While many around the world commemorated World AIDS Day last month, the National Council of La Raza ( NCLR ) was busy asking the government, community-based health organizations and the Latino community for an intensified commitment to HIV/AIDS prevention.
NCLR, the largest national Latino civil-rights and advocacy organization, says new HIV/AIDS cases continue to increase in the Latino community, particularly among Latino youth.
'We will not win the battle against this debilitating disease unless we make it a community priority to educate our youth, their parents and community leaders about the growing rates of HIV infection and methods of prevention,' said Janet Murguia, NCLR executive director.
Like many other health issues affecting the Latino community, new increases of HIV infection can be blamed on cultural and language barriers, a high rate of uninsured Latinos and an overall lack of health-related resources compared to other communities.
'Denial of the problem will lead to further increases in the rates of HIV/AIDS among Latinos and will result in an overwhelming health burden for a community already plagued by inadequate access to healthcare and health-related information,' said Murguia.
In a study recently released by UNAIDS and the World Health Organizationsm nearly one million Americans are currently living with HIV/AIDS. And while Latinos make up only 14% of the population of the U.S. and Puerto Rico, they account for nearly 20% of reported AIDS cases.
The study also suggested that if the problem of HIV/AIDS continues to be ignored, rates for HIV and AIDS will continue to grow within the Latino community, especially among youth and women.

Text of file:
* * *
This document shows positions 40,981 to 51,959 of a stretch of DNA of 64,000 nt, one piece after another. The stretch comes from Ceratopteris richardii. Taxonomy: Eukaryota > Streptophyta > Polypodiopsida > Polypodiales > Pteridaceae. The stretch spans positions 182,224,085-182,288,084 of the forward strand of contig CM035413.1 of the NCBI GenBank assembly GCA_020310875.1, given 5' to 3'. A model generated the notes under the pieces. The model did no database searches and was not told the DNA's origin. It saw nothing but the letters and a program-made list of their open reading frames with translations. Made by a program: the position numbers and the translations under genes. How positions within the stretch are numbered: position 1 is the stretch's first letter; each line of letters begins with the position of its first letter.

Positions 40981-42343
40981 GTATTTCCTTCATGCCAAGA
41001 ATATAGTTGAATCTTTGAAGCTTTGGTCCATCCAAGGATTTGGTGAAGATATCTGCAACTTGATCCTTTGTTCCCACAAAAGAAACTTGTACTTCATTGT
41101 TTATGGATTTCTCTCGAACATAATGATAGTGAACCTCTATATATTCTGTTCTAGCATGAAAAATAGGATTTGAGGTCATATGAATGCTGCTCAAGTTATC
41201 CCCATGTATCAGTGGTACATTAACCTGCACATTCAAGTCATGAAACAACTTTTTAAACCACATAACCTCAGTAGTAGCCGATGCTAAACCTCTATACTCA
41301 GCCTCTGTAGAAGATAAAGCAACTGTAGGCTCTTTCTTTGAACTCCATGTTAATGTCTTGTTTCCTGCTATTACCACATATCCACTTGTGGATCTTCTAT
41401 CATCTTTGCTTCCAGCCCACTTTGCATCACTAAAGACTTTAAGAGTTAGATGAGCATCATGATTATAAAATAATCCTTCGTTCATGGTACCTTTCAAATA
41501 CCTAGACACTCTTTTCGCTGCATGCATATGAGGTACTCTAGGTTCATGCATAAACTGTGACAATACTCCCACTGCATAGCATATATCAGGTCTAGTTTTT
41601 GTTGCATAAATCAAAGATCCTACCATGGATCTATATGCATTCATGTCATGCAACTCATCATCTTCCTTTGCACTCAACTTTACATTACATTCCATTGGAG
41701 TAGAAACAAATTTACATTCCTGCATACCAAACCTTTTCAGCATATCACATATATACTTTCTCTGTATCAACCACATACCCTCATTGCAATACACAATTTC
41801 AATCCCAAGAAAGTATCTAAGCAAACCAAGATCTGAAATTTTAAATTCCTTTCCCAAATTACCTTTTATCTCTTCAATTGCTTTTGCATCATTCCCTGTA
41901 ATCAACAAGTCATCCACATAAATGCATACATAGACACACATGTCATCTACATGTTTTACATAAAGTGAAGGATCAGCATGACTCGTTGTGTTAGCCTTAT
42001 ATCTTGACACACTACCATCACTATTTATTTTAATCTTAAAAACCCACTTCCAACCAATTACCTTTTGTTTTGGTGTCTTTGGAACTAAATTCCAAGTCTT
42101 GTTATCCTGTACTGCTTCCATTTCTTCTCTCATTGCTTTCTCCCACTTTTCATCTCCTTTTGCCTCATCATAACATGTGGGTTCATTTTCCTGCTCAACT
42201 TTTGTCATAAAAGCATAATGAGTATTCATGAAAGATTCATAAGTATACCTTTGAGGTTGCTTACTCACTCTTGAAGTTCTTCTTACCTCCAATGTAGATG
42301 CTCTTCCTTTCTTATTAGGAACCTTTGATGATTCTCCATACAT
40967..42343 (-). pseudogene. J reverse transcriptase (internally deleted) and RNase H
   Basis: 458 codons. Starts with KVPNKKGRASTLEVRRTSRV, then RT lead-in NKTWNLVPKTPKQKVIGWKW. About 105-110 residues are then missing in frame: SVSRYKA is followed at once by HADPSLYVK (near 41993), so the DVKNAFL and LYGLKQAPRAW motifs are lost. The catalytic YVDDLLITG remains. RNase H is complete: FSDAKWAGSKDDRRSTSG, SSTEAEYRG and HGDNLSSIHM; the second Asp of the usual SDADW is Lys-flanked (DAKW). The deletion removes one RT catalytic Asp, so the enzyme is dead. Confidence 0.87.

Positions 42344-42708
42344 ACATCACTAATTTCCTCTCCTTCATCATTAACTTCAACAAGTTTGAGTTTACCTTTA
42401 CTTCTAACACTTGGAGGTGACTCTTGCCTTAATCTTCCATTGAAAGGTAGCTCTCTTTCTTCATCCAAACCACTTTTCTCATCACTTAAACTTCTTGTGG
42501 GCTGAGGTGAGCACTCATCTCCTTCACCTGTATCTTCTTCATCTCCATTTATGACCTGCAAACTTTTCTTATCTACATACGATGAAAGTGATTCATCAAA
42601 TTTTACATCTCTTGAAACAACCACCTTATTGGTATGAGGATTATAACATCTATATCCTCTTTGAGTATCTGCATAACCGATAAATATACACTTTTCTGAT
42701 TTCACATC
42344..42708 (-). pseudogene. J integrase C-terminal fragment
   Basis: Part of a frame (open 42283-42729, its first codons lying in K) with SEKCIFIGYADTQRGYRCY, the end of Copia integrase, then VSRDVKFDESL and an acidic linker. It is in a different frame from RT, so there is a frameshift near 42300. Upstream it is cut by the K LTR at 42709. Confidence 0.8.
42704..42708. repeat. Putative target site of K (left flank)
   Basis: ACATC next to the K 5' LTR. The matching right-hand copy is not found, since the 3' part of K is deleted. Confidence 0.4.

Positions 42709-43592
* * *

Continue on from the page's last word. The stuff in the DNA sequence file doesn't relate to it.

Since the first case was diagnosed in 1981, AIDS has killed more than 20 million people, including 2.9 million in 2003 alone.
According to the U.S. Department of Health and Human Services, women now make up half of all people living with HIV worldwide. In the U.S., up to 950,000 Americans are estimated to have the virus. Among minorities, rates of HIV/AIDS diagnoses are up to 19 times higher than those of whites in the 32 states with stable HIV/AIDS reporting.
'Through NCLR-based research and prevention efforts we are beginning to understand the many ways in which HIV/AIDS is affecting the Latino community,' adds Murguia. 'However, we need real investment by government, hospitals and clinics, public health organizations and community-based organizations to get both a clearer picture of the rates of infection within our community and to support community-led prevention campaigns.'
The good news about HIV/AIDS is that individual changes in behavior can drastically curb its spread and impact. The harder news to swallow, however, is with such individual power comes enormous responsibility for the Latino community.
HIV/AIDS is manageable and most importantly preventable with access to primary care and prevention education.
'I believe that the Latino community has the power and the responsibility to decrease the impact of HIV/AIDS, which is why we will continuing to develop peer-to-peer, community-led, and family support structures for our youth and our emerging immigrant communities who are most at risk,' said Murguia.